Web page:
You Take That From Him?!

When I was in junior high school, fist fights in the yard we’re a popular entertainment. Two kids would start a “rank out contest” (also called “playing the dozens”), and a crowd would gather. Calling people names (“your mother wears army boots” was a popular starter) was fun, but the crowd wanted more. So they’d egg the contestants on, and often, a fight would ensue.

That’s exactly what seems to be happening in our presidential debates, as a revealing article in today’s NY Times makes clear (Even as the Candidates Make Nice, the TV Crew Hopes for a Fight). There wasn’t much antagonism in last Thursday’s Democratic debate, and that didn’t please the guys in the control room, who, like my friends in junior high, wanted to see blood. Wolf Blitzer’s question about Hillary’s naivete was apparently instigated by CNN Washington bureau chief David Bohrman, prodding Blitzer over his earwig. But even as they push for more aggression, the guys in charge seem to know that this isn’t really what the audience wants. The best ratings in the South Carolina debate occurred when the candidates were talking policy.

In general, I’ve been pretty disgusted by cable news’ coverage of the campaigns. We get most of our news from just a few sources and they have tremendous power to decide who is really in this contest. One tool they use is something we know a little bit about — editing. For example, Edwards was doomed not so much by a lack of traction with the American people but by a lack of coverage by media corporations that didn’t like his anti-corporate message.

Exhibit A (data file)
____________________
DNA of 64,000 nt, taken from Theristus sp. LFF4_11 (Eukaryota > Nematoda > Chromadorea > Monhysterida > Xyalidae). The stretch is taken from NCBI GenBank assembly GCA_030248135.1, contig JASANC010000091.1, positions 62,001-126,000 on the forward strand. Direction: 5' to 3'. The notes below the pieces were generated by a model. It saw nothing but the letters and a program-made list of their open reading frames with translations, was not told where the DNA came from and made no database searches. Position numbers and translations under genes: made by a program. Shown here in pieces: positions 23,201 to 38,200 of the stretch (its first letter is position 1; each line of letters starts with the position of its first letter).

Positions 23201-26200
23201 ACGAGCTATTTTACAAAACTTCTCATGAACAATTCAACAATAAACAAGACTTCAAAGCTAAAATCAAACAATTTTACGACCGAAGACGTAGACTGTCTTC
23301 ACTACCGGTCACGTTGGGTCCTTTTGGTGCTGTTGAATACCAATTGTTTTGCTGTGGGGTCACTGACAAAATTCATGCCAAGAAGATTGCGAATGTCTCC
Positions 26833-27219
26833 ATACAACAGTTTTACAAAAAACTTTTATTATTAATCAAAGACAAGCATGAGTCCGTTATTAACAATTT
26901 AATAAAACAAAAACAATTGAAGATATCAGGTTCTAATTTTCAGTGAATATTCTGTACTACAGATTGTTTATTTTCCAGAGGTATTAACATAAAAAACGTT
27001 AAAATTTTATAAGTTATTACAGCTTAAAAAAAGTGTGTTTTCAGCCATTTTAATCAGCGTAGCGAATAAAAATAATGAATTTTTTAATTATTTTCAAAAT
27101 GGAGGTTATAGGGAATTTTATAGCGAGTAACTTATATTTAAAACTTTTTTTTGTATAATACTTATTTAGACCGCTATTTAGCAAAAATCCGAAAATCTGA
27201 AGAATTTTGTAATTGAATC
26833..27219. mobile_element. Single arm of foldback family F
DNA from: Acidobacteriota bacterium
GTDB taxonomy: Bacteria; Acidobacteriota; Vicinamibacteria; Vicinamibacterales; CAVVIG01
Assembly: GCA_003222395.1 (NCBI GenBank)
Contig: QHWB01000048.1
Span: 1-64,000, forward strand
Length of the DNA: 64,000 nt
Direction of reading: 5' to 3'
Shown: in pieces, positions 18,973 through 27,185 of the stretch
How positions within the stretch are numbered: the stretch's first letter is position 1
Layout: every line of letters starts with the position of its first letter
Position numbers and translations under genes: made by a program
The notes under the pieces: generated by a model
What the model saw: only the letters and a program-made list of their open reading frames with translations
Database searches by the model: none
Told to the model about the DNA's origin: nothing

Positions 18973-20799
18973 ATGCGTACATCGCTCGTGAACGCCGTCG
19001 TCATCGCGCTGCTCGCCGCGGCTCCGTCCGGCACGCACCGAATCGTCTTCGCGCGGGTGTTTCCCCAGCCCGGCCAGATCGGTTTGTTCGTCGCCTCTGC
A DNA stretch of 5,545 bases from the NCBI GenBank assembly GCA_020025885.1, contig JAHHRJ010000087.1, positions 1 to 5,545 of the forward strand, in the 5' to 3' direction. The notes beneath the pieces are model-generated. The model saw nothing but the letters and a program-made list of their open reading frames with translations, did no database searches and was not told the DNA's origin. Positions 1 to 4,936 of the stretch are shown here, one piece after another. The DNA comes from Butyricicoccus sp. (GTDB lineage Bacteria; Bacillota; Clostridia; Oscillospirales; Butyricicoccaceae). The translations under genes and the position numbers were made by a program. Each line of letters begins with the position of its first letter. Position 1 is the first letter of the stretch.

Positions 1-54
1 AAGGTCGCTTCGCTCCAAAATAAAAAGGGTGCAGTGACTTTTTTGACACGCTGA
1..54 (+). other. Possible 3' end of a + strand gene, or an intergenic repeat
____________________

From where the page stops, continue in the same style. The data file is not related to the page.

After the South Carolina debate, the wrap up I saw gave Hilary thirty seconds of uninterrupted coverage in closeup. Edwards got the same amount of time — but the camera was aimed at the crowd the whole time and only picked him up in a monitor in the back of the room. At least I think he was on that monitor — it was so small that I couldn’t be sure. And when Edwards dropped out of the race, CNN later reported on his speech — MOS. We saw his face, but the announcer talked through the whole thing. His actual words were never heard.

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